The Shakespeare Conference: SHK 20.0278  Sunday, 31 May 2009

From:       Bob Grumman <This email address is being protected from spambots. You need JavaScript enabled to view it.>
Date:       Wednesday, 27 May 2009 20:37:31 -0500
Subject: 20.0261 May 20, 1609
Comment:    Re: SHK 20.0261 May 20, 1609

 >Isn't the real issue here that we have no evidence that Shakespeare
 >(who in 1609 was a very well-known poet and playwright) ever complained
 >about Davies passing off A Lover's Complaint as Shakespeare's?  First 
of all,
 >it's hard to see what motive Davies would have for doing this, but beyond
 >that what motive would Shakespeare have for remaining silent?

For me, the question of what motive Davies is the crucial question. Why 
should Shakespeare care about a trivial misattribution? Or care enough 
to go Very Public about it? He seems to have been behind the scenes 
about The Groatsworth, and we hear very little about what he did during 
the War of the Playwrights (or whatever it was) -- the only explicit 
mention of his involvement in that, was  in one of the Parnassus plays, yes?

There's also the question of why the actual author of "The Lover's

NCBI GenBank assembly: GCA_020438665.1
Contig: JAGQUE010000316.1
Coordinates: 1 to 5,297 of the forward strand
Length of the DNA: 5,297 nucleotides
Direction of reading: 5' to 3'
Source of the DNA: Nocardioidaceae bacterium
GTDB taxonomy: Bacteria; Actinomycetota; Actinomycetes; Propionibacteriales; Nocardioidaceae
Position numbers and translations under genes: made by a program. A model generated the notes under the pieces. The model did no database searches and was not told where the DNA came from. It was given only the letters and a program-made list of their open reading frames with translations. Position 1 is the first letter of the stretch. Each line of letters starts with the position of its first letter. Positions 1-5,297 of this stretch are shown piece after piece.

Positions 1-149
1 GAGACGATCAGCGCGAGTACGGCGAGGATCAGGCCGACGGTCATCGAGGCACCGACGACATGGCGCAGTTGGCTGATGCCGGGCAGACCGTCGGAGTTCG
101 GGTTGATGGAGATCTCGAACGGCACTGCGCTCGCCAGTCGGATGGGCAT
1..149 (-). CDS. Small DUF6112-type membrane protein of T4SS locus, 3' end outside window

Complaint," if Shakespeare was not, was not recorded as having said 
anything about the misattribution.

But, most of all, why would Davies or anyone else try to sneak "A 
Lover's Complaint" into Shakespeare's sonnets? And what would Thorpe's 
motive in publishing it have been?  154 sonnets weren't enough?  Was it 
standard practice to have a non-sonnet as part of a sonnet collection? 
Why would Thorpe not have known it was not Shakespeare's poem? Why would 
he not have mentioned it to Shakespeare?  Unless the edition was without 
Shakespeare's permission, and there's really no evidence of that.

What seems most plausible to me is that Shakespeare gave the sonnets to 
Thorpe, or okayed their being turned over to him by someone else, and 
made sure "Sonnet 145" was included, though tetrameter and seemingly 
very early, because it was to his wife, and added "The Lover's 
Complaint" because it was the first poem he was happy with, and had 
never been published. Speculation, sure, but more based on the way 
things happen than those speculations going elsewhere.

  -- Bob

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